The point of contention is that large water heaters, over 55 gallons, will be required to have an energy factor of at least 2.057, a figure that’s double the efficiency of a high-efficiency electric storage heater. The new standard could only be met with heat-pump water heaters, instead of the classic electric resistance water heaters.

The problem is that heat-pump water heaters, while far more efficient, are essentially no good for demand response...


Microgrids: A Utility’s Best Friend or Worst Enemy?

Microgrids: A Utility’s Best Friend or Worst Enemy?
Microgrids could be a threat or an opportunity for utilities.


Defenders of the electric grid status quo have long argued that always-on baseload power generators like coal and nuclear plants are essential, and that variable renewables like wind and solar will remain bit players in power generation.

They argue this for several reasons: The grid isn’t designed to accommodate them. They’re too expensive. Or they aren’t reliable enough, so they require 100% backup from conventional power plants at all times. An essay by former utility CEO Charles Bayless in the September 2010 issue of the Edison Electric Institute’s Electric Perspectives magazine details the utility view of these issues nicely.

But one by one, those arguments are being knocked down.

A recent data roundup by renewable energy industry analyst Paul Gipe shows that variable renewables are meeting much larger percentages of grid power than previously thought possible in some European countries. Wind provided nearly 20 percent of Portugal’s power and 30 percent of Denmark’s in 2012. Wind and solar combined contributed more than 18 percent of Spain’s power and 11 percent of Germany’s in 2011. (More recent data shows that renewables now provide about 25 percent of Germany’s total grid power, and as much as 50 percent of its peak power.) A study by German engineers found that its grid can handle up to a 40 percent share of renewable power without needing much storage or baseload power for backup.


Now the reliability and stability arguments, which were the main focus of Bayless’ essay referenced above, may be about to lose their potency too...


Wind and the Myth of Widespread Negative Pricing

The two people being quoted are:
American Wind Energy Association (AWEA) Transmission Policy Manager Michael Goggin
An economics researcher for the nuclear and fossil industries, Jonathan Lesser

I strongly urge reading the entire article.
Wind and the Myth of Widespread Negative Pricing

Does wind power reduce grid pricing and grid reliability?


...“Nobody disputes the fact that adding more wind energy to the grid displaces more expensive sources of generation,” explained American Wind Energy Association (AWEA) Transmission Policy Manager Michael Goggin. “That has two impacts. One, it reduces the total use of fuel and therefore the total fuel cost. It also drives the market price for electricity down, which is creating billions of dollars in savings for consumers."


“The wind production tax credit (PTC) has greatly exacerbated the number of hours where electric prices are negative,” economist Jonathan Lesser, a researcher for the nuclear and fossil industries, recently testified to a Congressional subcommittee. “As schedulable generating plants shut down because it is uneconomic for them to operate, they jeopardize reliability, and increase the costs of maintaining reliability because additional gas-fired generators must be placed on standby or operated at a higher cost.”



In extremely infrequent instances, in isolated regions where wind development is ahead of the transmission build-out needed to move it to larger load centers, the market price is set by wind, Goggin explained. When there is nothing but wind to sell, wind project owners can pay grid operators to take their output. With the PTC, they can sell as low as negative $23 per megawatt-hour and still break even.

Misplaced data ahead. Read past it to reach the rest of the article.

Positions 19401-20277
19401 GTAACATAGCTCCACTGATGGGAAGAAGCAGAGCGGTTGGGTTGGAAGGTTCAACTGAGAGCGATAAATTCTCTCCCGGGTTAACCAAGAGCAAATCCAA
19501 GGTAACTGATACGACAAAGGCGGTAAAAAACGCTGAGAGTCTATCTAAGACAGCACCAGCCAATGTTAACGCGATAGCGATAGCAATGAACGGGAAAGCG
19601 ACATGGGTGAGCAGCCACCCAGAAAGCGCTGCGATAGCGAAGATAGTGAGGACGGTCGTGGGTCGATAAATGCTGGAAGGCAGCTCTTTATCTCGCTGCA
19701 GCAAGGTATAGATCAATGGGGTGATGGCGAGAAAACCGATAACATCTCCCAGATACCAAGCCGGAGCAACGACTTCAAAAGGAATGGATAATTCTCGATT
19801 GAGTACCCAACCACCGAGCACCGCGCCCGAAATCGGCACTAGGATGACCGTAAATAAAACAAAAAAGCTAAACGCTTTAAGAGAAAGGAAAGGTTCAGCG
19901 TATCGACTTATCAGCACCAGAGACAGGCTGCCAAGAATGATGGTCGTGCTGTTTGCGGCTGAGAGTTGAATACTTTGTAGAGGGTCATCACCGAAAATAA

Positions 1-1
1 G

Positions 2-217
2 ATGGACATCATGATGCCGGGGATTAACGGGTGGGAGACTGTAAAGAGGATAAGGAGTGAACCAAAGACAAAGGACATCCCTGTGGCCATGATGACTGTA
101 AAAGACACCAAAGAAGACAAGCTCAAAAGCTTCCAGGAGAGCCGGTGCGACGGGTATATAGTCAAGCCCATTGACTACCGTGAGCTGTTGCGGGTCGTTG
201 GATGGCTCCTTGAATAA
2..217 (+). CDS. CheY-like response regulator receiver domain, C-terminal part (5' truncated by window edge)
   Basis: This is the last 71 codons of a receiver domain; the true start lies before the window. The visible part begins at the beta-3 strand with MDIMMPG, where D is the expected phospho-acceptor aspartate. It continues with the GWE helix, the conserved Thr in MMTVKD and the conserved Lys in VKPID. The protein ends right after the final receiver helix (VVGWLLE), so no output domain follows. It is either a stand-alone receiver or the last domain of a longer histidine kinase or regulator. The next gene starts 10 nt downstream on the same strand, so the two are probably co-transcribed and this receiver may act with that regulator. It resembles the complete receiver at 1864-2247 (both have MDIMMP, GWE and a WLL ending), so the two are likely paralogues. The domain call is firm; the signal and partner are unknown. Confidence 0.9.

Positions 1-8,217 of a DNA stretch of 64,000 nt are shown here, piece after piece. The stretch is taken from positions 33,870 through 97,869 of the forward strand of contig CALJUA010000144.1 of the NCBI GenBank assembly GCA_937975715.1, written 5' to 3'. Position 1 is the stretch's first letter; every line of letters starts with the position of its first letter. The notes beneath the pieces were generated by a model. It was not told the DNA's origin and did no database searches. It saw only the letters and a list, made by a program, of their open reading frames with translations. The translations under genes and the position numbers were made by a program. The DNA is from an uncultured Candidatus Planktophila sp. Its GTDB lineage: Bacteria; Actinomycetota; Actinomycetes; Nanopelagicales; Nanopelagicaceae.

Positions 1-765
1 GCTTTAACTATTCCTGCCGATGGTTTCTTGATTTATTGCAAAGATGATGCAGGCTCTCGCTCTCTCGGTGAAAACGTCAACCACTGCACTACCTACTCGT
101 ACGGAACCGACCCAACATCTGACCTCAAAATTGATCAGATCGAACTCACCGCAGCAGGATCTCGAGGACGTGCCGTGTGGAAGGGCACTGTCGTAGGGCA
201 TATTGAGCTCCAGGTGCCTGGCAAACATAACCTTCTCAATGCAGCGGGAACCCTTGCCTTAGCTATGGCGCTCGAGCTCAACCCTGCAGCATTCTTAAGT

“This almost never happens,”...

...Wind only sets the market price if it is the most expensive resource on the system, and that almost never happens because wind has a zero fuel cost, Goggin explained. If wind is setting the price, it means that everything else in the area has been turned off, and that only happens on very localized parts of the grid..


A New Model for Valuing Distributed Energy

Here’s the secret sauce: E+C-Co+Be+Ext.

The process of valuing energy resources can be very complex. As a result, the current model for assessing value is a reflection of the assets that have traditionally populated the grid, such as large centralized power plants, sprawling transmission and distribution lines, and the inherent costs for operating and managing this system. The valuation model has been to compensate these big investments over long periods of time through consumer’s electricity bills.


A new paper from Travis Bradford of Columbia University and Anne Hoskins of Princeton University has tackled this issue head on, laying the groundwork for an expert energy policy roundtable that will aim to come up with a new model for valuing distributed energy. The full report has two important points:
1) A new valuation model must consider both the energy and capacity value of distributed energy....
2) A new valuation model should consider both the costs and benefits of distributed energy....


Creating a New Valuation Model

Based on these findings, the authors suggest a new model for valuing distributed resources. The alphabet-soup version is "E+C-Co+Be+Ext." In layman’s terms, this means adding the savings from offsetting wholesale energy purchases (E) to the savings from avoided capacity investments (C), subtracting the range of costs listed above (Co), and adding the benefits (Be). The “Ext” part of the equation is the right of states to assess environmental, security, and job creation into the mix and value those benefits accordingly.

This is actually very straightforward. The equation boils down to valuing energy based on the savings from using distributed energy compared to using the next best option, along with considering the balance from a cost-benefit analysis perspective. There are a few real-world examples of this, but unfortunately, as the report notes, “none of them are comprehensive.” Examples include net energy metering, which allows consumers to be compensated for the electricity they generate, but only assesses retail energy value and not the long-term energy and capacity values or the costs and benefits.

There is also the ...